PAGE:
North Dakota Gov. Doug Burgum ended his campaign for the Republican presidential nomination on Monday.
The longshot candidate gained little traction in the race, but a gift card-for-campaign-donation gimmick helped get him on the debate stage.
Burgum, a second-term governor and wealthy software entrepreneur, was little known nationally when he launched his 2024 presidential campaign in June, touting his priorities of energy, the economy and national security, as well as his small-town roots and leadership of the sparsely populated state.
He participated in the first two Republican debates, meeting donor requirements of the Republican National Committee by offering $20 Biden Relief Cards — a jab at skyrocketing inflation under President Joe Biden — in exchange for $1 donations.
The tactic drew skepticism over its legality, though Burgum’s campaign said its legal advisers had reviewed and approved the method.
He failed to qualify for the third debate, however, after coming up short on the polling requirements. And it appeared that he would also not qualify for the fourth debate, which is being held Wednesday in Alabama.
The latest RealClearPolitics polling averages have Burgum tied with former Arkansas Gov. Asa Hutchinson for seventh place in the GOP primary race with 0.6 percent support, behind former President Donald Trump (61.1 percent), Florida Gov. Ron DeSantis (13.3), former U.N. Ambassador Nikki Haley (10.2), businessman Vivek Ramaswamy (5.0), former New Jersey Gov. Chris Christie (2.5) and South Carolina Sen. Tim Scott (2.0).
Burgum attacked the RNC, which sets qualifications for the debates, for “nationalizing the primary process and taking the power of democracy away from the engaged, thoughtful citizens of Iowa and New Hampshire.”
“It is not their mission to reduce competition and restrict fresh ideas by ‘narrowing the field’ months before the Iowa caucuses or the first in the nation New Hampshire primary,” he wrote in his statement announcing his departure. “These arbitrary criteria ensure advantages for candidates from major media markets on the coasts versus America’s Heartland. None of their debate criteria relate to the qualifications related to actually doing the job of the president.”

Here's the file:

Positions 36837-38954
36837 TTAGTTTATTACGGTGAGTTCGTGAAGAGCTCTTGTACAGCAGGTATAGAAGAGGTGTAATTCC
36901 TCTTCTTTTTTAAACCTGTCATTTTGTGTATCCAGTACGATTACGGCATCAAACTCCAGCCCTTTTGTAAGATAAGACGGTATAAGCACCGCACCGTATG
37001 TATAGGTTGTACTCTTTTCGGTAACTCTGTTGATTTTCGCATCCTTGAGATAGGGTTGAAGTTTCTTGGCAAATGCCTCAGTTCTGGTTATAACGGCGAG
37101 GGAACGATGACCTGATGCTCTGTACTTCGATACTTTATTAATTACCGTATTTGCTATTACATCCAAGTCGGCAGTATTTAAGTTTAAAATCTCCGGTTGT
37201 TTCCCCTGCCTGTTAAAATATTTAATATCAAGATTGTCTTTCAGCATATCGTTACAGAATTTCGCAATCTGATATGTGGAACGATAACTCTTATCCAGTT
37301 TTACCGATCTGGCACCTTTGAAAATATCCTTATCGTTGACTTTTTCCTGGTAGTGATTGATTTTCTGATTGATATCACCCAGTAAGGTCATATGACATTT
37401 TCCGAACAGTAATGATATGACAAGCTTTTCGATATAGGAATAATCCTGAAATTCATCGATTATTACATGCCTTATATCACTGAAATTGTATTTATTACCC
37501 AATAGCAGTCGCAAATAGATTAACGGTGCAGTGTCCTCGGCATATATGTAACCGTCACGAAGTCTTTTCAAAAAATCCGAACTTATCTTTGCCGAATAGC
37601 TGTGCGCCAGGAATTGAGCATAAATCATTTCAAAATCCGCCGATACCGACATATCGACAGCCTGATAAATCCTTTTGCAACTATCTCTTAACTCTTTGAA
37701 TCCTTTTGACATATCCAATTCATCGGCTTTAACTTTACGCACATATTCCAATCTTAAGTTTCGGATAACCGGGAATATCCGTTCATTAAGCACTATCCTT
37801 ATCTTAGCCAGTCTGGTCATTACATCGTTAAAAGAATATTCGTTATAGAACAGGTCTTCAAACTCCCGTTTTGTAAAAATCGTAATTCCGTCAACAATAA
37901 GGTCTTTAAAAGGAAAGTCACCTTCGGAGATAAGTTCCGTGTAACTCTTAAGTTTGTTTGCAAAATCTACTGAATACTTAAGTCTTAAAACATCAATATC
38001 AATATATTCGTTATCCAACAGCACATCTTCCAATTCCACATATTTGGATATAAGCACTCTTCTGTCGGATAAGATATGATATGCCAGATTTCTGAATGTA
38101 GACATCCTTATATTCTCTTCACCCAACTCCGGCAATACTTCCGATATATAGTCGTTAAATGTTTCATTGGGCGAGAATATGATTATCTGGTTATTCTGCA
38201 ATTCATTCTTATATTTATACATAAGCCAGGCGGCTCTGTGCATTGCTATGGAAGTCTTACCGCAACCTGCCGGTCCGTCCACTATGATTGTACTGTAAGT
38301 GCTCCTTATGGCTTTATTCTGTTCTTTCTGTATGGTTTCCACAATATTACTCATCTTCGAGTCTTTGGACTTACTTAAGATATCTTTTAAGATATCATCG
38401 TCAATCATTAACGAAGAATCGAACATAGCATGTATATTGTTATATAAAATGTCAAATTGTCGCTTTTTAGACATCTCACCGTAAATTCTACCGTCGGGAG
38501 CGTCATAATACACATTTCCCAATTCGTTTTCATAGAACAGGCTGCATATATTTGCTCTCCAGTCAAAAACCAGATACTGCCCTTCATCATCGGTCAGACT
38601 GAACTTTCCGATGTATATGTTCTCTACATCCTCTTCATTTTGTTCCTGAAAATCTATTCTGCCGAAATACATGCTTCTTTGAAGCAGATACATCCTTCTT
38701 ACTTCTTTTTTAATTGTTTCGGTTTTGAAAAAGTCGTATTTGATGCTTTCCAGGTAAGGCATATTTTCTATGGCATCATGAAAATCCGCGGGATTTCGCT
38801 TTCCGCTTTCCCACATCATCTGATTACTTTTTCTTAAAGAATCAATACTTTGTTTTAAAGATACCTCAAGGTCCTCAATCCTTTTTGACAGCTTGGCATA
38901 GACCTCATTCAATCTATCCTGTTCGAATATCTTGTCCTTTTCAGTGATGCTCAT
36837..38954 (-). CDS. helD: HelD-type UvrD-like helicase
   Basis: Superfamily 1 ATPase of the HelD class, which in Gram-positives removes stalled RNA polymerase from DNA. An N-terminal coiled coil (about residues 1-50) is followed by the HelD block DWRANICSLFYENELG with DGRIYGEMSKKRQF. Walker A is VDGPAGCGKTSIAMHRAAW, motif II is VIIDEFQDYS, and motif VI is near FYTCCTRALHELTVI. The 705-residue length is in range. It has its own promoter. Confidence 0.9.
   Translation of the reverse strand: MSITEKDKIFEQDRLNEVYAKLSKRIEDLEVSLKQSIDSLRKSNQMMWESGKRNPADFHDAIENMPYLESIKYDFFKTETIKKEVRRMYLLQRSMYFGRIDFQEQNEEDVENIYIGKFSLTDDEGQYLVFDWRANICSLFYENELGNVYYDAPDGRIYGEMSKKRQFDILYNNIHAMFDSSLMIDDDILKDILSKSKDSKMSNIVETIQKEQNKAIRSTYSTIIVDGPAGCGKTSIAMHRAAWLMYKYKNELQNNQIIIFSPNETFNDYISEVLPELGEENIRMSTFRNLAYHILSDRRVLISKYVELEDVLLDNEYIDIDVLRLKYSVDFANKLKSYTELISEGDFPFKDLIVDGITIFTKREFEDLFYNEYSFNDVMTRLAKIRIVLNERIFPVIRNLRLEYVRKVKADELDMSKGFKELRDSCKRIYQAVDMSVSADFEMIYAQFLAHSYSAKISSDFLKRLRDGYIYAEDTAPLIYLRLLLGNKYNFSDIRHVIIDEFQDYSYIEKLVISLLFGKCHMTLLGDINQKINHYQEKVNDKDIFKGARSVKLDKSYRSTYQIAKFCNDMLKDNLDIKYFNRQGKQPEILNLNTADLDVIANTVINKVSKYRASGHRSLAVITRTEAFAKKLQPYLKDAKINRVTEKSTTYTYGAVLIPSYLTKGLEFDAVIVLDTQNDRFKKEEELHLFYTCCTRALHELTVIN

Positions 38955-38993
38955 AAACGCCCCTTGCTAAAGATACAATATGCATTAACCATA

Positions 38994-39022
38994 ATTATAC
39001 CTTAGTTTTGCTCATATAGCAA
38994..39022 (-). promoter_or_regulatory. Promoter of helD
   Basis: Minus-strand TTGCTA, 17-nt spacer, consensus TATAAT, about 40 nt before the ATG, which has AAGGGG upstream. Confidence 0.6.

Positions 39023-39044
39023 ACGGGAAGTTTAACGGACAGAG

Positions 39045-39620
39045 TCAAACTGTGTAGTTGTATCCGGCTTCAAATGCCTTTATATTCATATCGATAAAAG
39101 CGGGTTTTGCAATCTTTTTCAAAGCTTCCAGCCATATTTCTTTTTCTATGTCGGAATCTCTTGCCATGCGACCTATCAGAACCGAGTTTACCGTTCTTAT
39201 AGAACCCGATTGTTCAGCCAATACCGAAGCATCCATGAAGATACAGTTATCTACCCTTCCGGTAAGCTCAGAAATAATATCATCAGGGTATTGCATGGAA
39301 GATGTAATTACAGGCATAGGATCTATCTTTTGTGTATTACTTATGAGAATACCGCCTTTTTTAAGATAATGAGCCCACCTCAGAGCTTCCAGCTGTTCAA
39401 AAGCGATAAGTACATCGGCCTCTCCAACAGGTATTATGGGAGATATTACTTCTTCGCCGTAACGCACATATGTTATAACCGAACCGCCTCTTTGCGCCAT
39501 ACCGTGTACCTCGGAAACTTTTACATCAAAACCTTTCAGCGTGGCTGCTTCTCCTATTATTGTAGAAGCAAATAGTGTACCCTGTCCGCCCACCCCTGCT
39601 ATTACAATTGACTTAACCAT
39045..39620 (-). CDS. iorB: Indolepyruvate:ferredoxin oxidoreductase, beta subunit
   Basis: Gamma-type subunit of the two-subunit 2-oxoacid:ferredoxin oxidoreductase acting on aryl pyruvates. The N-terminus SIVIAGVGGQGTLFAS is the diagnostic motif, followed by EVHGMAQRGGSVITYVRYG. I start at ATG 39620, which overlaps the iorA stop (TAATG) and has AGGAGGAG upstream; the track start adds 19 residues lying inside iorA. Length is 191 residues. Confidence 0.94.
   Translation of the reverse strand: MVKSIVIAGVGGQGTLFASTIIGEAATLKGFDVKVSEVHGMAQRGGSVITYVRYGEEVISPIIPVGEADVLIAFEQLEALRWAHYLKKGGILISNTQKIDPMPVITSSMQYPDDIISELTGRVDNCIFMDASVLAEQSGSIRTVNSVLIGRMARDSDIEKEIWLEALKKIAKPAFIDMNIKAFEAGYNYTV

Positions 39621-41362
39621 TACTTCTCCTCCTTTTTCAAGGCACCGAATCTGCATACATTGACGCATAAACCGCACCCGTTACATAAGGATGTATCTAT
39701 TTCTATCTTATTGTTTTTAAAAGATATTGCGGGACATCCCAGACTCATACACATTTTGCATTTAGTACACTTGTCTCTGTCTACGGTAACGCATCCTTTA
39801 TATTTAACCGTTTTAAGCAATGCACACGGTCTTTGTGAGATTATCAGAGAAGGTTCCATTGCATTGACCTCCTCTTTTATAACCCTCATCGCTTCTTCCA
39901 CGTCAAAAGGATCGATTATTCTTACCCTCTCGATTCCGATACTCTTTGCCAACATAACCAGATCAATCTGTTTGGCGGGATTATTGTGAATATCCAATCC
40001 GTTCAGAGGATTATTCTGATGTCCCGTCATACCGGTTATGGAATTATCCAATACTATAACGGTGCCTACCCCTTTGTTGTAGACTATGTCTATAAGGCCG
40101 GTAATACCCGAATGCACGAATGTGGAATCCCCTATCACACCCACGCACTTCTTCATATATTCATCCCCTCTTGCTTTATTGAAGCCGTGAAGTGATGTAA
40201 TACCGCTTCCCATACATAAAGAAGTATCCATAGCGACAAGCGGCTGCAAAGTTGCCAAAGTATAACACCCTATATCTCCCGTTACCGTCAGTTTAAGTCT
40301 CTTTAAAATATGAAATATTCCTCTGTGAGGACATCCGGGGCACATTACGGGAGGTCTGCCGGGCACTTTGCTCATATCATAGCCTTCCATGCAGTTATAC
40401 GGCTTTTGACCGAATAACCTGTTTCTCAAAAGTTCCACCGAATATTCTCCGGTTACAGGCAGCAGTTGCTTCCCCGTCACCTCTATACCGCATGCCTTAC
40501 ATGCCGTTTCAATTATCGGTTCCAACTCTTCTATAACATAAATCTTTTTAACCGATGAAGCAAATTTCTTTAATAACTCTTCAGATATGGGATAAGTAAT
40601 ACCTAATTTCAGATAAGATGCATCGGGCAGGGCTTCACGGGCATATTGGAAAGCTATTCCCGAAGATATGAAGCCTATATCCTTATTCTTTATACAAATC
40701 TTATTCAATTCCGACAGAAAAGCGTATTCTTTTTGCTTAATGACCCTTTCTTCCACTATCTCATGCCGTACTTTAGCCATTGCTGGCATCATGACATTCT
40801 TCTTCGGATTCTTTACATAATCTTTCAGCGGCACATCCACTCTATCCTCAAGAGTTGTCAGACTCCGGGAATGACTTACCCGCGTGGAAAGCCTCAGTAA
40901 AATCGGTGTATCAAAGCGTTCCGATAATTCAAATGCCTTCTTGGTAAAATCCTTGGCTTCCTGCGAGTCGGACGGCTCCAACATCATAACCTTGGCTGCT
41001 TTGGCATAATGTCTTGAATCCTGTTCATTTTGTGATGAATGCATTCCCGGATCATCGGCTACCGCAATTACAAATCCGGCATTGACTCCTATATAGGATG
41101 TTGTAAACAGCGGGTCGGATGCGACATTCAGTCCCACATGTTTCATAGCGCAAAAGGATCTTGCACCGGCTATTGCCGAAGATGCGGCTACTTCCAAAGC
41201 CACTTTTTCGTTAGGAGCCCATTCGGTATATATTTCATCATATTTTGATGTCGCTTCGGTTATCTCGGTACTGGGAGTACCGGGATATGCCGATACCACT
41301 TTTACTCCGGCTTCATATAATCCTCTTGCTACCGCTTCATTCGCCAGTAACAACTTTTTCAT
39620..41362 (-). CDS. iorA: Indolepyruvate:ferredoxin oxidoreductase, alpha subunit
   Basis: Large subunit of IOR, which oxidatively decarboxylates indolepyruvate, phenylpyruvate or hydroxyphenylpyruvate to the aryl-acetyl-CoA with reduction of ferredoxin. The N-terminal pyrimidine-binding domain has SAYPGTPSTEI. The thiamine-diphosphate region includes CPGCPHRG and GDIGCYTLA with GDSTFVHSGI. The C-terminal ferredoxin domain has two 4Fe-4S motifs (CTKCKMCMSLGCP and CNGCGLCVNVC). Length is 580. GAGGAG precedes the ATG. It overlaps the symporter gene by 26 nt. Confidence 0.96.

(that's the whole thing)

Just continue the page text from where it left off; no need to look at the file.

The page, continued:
Ultimately, he was unable to gain much traction against his rivals in a contest dominated by Trump.
He joins Scott, former Vice President Mike Pence, radio show host Larry Elder, businessman Perry Johnson, former Texas congressman Will Hurd and Miami Mayor Francis Suarez in suspending his bid.
Burgum injected millions of his own money into the race, accounting for $12.2 million of the $15.1 million raised by his campaign from March through September, according to Federal Election Commission filings.
A super PAC supporting his bid raised over $11 million in the first six months of this year, according to filings.
He nearly missed his first opportunity for national public exposure when he ruptured his Achilles tendon the day before the inaugural debate in August in Milwaukee. But he persevered through, later telling reporters that he stood on one leg behind the podium. He resumed campaigning with a boot and a knee scooter afterward.
Burgum was a political newcomer in 2016 when he staged an upset over the longtime attorney general in North Dakota’s Republican gubernatorial primary. He is now in his second term as governor and is eligible for a third in 2024, though he hasn’t indicated whether he plans to run again.
Burgum entered office amid the Dakota Access pipeline protests and a massive state revenue shortfall. He touted a vision of “reinventing” state government as a candidate and after winning.
Among his biggest legislative pushes have been a Theodore Roosevelt presidential library near Medora in 2019, income tax relief earlier this year, and again, though unsuccessfully, in an October special session, which kept him off the campaign trail for a few days.
Burgum drew attention in the 2020 and 2022 elections for spending millions of his own money in an effort to target legislative seats held by fellow Republicans, including the longtime chairman of the powerful House budget-writing panel.
In 2021, he vetoed bills banning state-issued mask mandates and prohibiting male athletes who claim to be female from playing on girls’ teams, though the Legislature overrode him on the former.
This year, Burgum signed about a dozen bills related to transgender people, including a sports bill similar to the one he had vetoed and a ban on hormone blockers and other procedures on children.
Before his time as governor, Burgum was largely known as a businessman who led Great Plains Software, which Microsoft acquired for over $1 billion in 2001. He stayed on as an executive with Microsoft until 2007. He’s led other companies in real estate development and venture capital.